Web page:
The young generation needs an idea of Europe

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Welcome 2022 – welcome European Year of Youth. In the special circumstances of COVID-19, the European Union has pledged to dedicate 2022 to the future and take up the challenges that the young generation is facing. To name some: who has never heard about youth unemployment – on the rise again in Italy since the pandemic – the disappointment of the young generation with the handling of climate change or their alienation from current politics? The panel of the Conference on the Future of Europe, held in Florence only a month ago, specifically underlined the European nature of these challenges. Indeed, most of them relate to shared challenges that EU Member States are not able to resolve alone. It would indeed seem to be a good time for the EU to come up with an idea of Europe for its younger generation.

Some promising ideas are on the table for the EU to develop a vision for the youth. The European Years, existing since 1983, are an occasion for political and legislative signals. The European Parliament has recently called to regulate unpaid internships on the level of the EU, an issue largely unresolved in most Member States that endangers the integration of young people into the labour market. The European Commission, on its side, proposes a new mobility scheme, called ALMA, that allows young workers to acquire a temporary work experience in another Member State. While ALMA could broaden the access to mobility in the EU as it targets young, disadvantaged persons, the proposal does not provide safeguards to ensure the quality of the work experiences of ALMA’s participants. Besides such measures of youth employment policy, the EU has also called for improving the participation of young people in its decision-making. However, do such partial initiatives constitute a true and consistent idea for the younger generation?

One can also question whether these initiatives help the EU to address the concerns of young people – despite the fact that their concerns are often European in nature. A local example of youth participation illustrates this point. While awareness of their existence must be improved, quite a number of initiatives try to give young people a voice in the EU here in Tuscany. Just last year, initiatives such as EU Talks, an opportunity for students to discuss the future of the EU, European Dialogue: Let’s take a coffee! or Non Solo Erasmus – Facciamoci sentire in Europa were organised in Florence alone, and there are many more! However, these initiatives rely far too often on the personal commitment of their organisers, while young people still find it difficult to ‘get in touch with the EU’. We need the EU to provide more information about its activities and more support for initiatives of participation to make a success out of this European Year of Youth. If youth issues transcend national borders, all young people need to have a say on European politics.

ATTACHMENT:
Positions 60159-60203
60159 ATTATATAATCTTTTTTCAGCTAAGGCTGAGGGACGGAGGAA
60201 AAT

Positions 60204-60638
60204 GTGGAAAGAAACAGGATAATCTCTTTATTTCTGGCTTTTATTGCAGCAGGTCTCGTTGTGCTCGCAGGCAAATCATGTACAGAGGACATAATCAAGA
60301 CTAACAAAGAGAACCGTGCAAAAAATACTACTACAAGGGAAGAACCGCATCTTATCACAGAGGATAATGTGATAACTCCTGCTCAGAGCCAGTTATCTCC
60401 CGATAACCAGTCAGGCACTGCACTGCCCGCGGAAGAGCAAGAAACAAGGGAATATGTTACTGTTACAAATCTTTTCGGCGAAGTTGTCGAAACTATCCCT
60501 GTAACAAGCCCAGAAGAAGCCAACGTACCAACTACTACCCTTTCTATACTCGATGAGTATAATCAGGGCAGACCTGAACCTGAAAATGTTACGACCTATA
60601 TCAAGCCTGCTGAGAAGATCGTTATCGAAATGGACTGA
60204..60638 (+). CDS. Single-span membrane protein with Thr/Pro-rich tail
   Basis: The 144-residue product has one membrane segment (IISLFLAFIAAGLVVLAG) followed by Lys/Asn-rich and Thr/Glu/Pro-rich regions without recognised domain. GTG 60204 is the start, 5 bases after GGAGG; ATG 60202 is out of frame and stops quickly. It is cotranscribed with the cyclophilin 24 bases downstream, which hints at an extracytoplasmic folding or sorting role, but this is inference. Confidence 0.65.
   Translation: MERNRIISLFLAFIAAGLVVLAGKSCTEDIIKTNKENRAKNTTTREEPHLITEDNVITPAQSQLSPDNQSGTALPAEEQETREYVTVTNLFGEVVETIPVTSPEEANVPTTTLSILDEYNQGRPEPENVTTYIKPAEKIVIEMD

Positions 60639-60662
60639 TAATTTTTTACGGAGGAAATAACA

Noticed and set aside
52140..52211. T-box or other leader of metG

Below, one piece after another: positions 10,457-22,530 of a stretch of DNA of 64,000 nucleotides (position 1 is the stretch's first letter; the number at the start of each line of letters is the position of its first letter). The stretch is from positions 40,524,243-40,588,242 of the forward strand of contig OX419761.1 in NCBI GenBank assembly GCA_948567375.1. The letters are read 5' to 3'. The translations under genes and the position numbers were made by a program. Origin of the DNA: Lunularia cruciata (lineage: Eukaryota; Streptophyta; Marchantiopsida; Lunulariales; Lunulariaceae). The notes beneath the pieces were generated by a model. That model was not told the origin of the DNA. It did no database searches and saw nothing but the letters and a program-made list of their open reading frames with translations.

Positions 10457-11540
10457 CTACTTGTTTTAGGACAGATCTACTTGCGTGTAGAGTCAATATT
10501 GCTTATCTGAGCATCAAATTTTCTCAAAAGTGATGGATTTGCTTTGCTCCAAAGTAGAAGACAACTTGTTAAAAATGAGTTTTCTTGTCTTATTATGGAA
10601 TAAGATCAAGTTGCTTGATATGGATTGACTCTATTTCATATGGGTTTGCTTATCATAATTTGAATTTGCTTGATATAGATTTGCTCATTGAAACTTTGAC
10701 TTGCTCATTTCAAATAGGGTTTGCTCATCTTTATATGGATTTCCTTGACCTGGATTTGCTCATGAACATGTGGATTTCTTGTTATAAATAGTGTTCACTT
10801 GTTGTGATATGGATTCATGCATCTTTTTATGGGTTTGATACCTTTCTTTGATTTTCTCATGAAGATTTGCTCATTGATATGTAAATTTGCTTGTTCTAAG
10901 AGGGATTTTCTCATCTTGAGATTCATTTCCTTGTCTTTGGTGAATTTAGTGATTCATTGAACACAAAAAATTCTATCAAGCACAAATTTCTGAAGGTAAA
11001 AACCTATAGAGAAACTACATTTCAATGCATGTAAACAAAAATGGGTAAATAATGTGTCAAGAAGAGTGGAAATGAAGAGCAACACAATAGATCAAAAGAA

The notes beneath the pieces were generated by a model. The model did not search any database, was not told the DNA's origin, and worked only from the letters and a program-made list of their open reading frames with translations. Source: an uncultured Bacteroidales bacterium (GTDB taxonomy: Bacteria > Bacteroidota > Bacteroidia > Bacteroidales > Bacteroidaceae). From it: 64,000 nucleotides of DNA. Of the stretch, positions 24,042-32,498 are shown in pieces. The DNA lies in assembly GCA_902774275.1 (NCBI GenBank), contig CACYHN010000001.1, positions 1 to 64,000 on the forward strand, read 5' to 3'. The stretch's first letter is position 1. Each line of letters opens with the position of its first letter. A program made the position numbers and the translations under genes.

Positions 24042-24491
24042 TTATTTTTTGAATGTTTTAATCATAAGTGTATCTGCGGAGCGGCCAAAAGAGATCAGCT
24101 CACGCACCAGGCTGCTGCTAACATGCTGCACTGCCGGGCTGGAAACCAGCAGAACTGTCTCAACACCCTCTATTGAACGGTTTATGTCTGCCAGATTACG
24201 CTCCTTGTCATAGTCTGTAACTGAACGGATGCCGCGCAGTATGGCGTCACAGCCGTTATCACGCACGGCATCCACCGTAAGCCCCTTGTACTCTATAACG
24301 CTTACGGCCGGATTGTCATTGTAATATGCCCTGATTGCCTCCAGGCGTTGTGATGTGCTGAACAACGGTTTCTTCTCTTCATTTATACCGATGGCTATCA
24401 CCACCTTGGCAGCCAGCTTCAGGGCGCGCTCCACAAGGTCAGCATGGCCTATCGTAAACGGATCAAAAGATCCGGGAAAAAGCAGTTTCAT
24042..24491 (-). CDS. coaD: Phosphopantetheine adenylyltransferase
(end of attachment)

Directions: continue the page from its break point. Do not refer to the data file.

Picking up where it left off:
Similarly, the EU’s approach to youth unemployment is also lacking a compelling element, despite the transnational nature of the issue. While the EU has developed a European Youth Guarantee – non-binding guidelines for Member States to help young people find employment – and provides funding for national projects to increase youth employment through the recovery fund, it has not developed a convincing way of tackling the issues associated with young workers.

One might question why we need even more Europe for youth. It is a legitimate question, but the answer is simple. My argument is that the young generation needs to have a clear idea of Europe. This idea of Europe can help structure and promote existing EU activities regarding the young generation and, thereby, complement similar national measures. In the end, many of the concerns of the young generation indeed regard cross-border issues. I believe we should also acknowledge that the EU is an important actor in shaping the prospects of young people. This would notably raise awareness for the EU’s role in youth policy in face of its current neglect in both scholarship and public discourse. What matters during this European Year of Youth is to show that the EU needs to be more than just the Erasmus programme, proving it can develop a clear and coherent vision for the young generation.


Marc Steiert is a PhD researcher in Law at the European University Institute whose work focuses on the EU’s youth policy.

This publication is based on a commentary published in La Repubblica on 14 January 2021.